When I was a youngster around ten years old - not too many moons ago to have lost its impact but enough of them - my Mom took a few of my friends and me to McDonald’s in celebration of my birthday. Maybe it was $2 each, but I think on a single dollar apiece if memory serves we were each able to order a full meal (we won’t get into the nutritional aspects, that’s another topic). I was pleased. A dollar meant something to me. I had a good time with my friends and also was fed.
$5 may not sound like much. But this is what I believe it can get you today:
Some people (not too many) say that I am high falootin (don’t even know how to run the spell check on that one) or overly optimistic in regard to political ideals. In my 1/10/06 column “This Great State” in the Magic City Morning Star, I repeat the expression “If you shoot for the stars and miss you may still hit the moon”. I believe in hope, and then working hard to make one’s ideals real. We may or may not accomplish what we seek even if we try. But one thing is certain. If we don’t try, our probability of success creeps along near zero.
What is democracy? No, I’m not going to try and answer that here. Although in the simplest terms I could turn to a dictionary and so could you. What I am talking about here is opening up the political process of the United States, and in this case Maine -- another big idea.
But wait, this idea has already happened. While they debate political reform in regard to lobbyists and scandal in Washington, Mainers have already had the foresight – which has been emerging in a few other states and I believe may (hopefully) now become accelerated (though things could return nationally to “business as usual”, sometimes it’s two steps forward and one step back in this world). Anyway, in Maine we have the Maine Clean Election Act.
G-d bless it (in Judaism I was taught we use the hyphen here – I don’t think one’s personal beliefs, spiritual, religious, agnostic, atheist or whatever are necessarily anybody else’s business, I mention it here frankly in case anybody cares in the interest of disclosure).
Imagine a system in which special interests are taken out of elections.
We have it (although not all candidates participate in the Maine Clean Election Act most now do).
Please don’t think that Maine is too small a state to draw special interests into political battles. Look it up for yourself. I do realize that ending special interests in elections is not the same thing as ending it in politics. I do personally believe that there is an important and positive role for responsible lobbying to play, with the emphasis on responsible.
As a Maine Clean Election Candidate, one can ONLY ONLY ONLY (wanted to say this a few times to emphasize it) use public financing (outside of a limited amount of initial seed money that also has very strict limitations). You may argue with me (and some will) but only Maine candidates that are running as Maine Clean Election candidates can, I believe, claim with any believability that they are only beholden to the people of Maine and no one else (see the ONLY’s repeated above).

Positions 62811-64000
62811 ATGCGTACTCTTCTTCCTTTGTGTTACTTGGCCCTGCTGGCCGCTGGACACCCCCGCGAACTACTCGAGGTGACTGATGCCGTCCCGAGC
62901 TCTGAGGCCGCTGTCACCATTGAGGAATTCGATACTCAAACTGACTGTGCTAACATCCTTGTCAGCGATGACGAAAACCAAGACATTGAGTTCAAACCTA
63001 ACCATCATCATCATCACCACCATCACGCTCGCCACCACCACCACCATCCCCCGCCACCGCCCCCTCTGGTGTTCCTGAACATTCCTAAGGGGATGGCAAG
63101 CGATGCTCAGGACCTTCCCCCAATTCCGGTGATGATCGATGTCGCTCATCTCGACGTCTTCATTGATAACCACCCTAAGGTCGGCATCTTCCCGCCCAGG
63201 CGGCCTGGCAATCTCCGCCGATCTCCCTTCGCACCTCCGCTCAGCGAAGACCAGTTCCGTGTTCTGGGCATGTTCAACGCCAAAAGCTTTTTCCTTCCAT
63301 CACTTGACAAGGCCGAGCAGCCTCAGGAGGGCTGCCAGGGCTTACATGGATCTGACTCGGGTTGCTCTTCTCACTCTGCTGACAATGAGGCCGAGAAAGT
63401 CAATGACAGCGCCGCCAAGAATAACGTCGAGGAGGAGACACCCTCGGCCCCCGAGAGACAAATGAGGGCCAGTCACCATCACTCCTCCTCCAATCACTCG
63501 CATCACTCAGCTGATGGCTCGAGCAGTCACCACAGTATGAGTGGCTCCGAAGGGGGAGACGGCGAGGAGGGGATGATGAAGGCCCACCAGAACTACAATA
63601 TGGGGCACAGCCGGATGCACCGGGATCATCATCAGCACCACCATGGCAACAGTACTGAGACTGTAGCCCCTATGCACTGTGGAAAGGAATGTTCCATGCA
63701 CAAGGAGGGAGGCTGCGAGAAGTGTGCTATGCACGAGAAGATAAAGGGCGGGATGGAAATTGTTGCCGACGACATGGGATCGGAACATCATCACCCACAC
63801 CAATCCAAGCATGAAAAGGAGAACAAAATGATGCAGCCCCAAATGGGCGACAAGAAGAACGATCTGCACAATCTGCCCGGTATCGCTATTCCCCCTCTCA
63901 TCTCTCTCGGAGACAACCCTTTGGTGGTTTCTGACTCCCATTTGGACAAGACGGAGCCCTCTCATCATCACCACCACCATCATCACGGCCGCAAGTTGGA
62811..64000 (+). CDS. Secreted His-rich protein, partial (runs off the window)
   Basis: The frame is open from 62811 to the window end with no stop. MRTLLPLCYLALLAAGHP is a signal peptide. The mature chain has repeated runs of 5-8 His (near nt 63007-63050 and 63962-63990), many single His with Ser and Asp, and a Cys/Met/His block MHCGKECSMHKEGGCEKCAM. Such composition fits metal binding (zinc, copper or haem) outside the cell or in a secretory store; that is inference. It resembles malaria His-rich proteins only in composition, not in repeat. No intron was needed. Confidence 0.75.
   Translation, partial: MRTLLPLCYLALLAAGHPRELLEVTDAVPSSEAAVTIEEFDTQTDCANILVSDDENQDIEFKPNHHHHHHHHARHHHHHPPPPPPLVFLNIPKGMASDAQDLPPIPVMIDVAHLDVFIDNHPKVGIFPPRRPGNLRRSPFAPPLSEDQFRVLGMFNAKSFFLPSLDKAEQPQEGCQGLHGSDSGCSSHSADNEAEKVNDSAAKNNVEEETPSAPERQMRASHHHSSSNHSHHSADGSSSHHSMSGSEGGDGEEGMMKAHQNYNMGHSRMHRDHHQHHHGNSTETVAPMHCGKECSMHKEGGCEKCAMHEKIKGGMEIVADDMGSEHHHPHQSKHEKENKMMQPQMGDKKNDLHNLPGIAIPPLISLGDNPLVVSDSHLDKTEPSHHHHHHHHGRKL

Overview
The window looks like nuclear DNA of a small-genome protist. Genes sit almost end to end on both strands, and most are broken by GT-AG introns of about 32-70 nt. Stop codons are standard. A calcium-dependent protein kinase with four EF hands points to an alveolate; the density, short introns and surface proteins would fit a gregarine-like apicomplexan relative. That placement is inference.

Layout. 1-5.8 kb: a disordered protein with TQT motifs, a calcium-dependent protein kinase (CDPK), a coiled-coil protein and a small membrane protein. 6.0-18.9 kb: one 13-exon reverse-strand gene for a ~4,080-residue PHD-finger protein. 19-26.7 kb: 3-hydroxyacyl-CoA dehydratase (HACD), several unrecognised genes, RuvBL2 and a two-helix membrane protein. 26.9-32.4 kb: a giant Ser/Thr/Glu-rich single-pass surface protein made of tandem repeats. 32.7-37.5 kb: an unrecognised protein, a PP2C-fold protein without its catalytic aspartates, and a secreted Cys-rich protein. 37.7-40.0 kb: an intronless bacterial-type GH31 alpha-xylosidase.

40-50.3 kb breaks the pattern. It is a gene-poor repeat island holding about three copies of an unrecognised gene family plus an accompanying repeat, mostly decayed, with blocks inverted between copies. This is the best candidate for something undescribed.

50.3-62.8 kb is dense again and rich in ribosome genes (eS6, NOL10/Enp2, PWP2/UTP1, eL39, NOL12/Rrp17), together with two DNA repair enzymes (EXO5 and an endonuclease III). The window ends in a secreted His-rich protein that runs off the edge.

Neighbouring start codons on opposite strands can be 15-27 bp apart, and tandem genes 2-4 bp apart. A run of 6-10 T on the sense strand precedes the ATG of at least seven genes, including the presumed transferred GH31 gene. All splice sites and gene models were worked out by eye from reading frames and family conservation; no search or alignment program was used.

This fundamental fact alone in my view is a huge moneysaver also if you want to look at just practical financial aspects. How much money do you think it costs to be beholden to special interests? I don’t have a dollar figure to give you on that one, but think about it for a moment.
Some people, even some in Augusta, say that the Maine Clean Election Act is a waste of taxpayer money. The following is my own belief out of personal opinion only, but I believe that some people do say that out of true conviction but others as a convenient smokescreen.
The $5 donations to the Maine Clean Election Fund that need to be secured by candidates to secure public financing is a financial safeguard to insure that one has a legitimate base of support. For the Governor’s race, each Maine Clean Election candidate must receive 2,500 of these check donations. It’s not easy. And realize that most people don’t even carry their checkbooks around with them on a regular basis (a signature and other information is also required with each check!).
If it was easy more candidates for Governor would have been able to have accomplished it previously. Even if a few more do in this election, I believe that is due to the backgrounds of the campaigns or candidates themselves. And some people think that as many as perhaps five publicly funded candidates in the November general election for Governor is too many. For a race of this importance (and we don’t yet know how many will qualify) I do not see it that way.
In the support page within our general campaign website (www.Hammer2006.com) we discuss the Maine Clean Election act and also provide a link to the official website where the Maine Clean Election Act is administered for candidates, www.maine.gov/ethics. And here’s just a little more plug for www.Hammer2006.com. Do you know that we have a blog, Op-Eds, and even links to our major competitors websites to facilitate informed decision-making whoever your selection might be.
It’s probably self-evident, but we’re not claiming that the Maine Clean Election Act, as truly valuable and important as it is, is going to solve all of Maine’s challenges. In fact, to extend that, certainly no Administration, no matter how beneficial, is going to solve every problem. We’re realistic also and do recognize that middle ground.
But don’t let them diminish the value of your $5 and tell you that the Maine Clean Election system doesn’t mean anything and doesn’t do any good.
And it does.
I’m proud to be in a state that has a program of this kind.
Now if only I could remember what I ordered during that birthday at McD’s.
Alex Hammer is an Independent candidate for Governor residing in Bangor.